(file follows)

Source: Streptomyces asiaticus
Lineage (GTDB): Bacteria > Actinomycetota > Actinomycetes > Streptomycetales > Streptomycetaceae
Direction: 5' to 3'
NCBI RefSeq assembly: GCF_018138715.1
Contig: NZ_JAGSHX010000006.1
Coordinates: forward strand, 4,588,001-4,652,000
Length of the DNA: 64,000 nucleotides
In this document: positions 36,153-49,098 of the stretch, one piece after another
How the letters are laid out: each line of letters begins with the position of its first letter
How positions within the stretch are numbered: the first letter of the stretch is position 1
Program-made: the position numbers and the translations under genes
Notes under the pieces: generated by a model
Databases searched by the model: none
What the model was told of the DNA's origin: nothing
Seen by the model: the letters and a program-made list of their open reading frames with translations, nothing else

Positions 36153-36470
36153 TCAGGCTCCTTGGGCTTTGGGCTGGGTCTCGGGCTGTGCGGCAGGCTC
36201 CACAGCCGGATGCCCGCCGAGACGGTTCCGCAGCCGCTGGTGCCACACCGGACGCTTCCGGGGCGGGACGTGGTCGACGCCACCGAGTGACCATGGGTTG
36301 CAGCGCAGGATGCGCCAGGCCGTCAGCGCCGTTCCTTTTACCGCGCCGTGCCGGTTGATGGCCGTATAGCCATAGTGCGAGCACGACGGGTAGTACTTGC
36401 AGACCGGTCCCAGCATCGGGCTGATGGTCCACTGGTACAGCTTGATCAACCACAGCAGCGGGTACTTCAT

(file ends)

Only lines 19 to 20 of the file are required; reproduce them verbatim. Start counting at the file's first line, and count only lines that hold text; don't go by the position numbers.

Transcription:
36301 CAGCGCAGGATGCGCCAGGCCGTCAGCGCCGTTCCTTTTACCGCGCCGTGCCGGTTGATGGCCGTATAGCCATAGTGCGAGCACGACGGGTAGTACTTGC
36401 AGACCGGTCCCAGCATCGGGCTGATGGTCCACTGGTACAGCTTGATCAACCACAGCAGCGGGTACTTCAT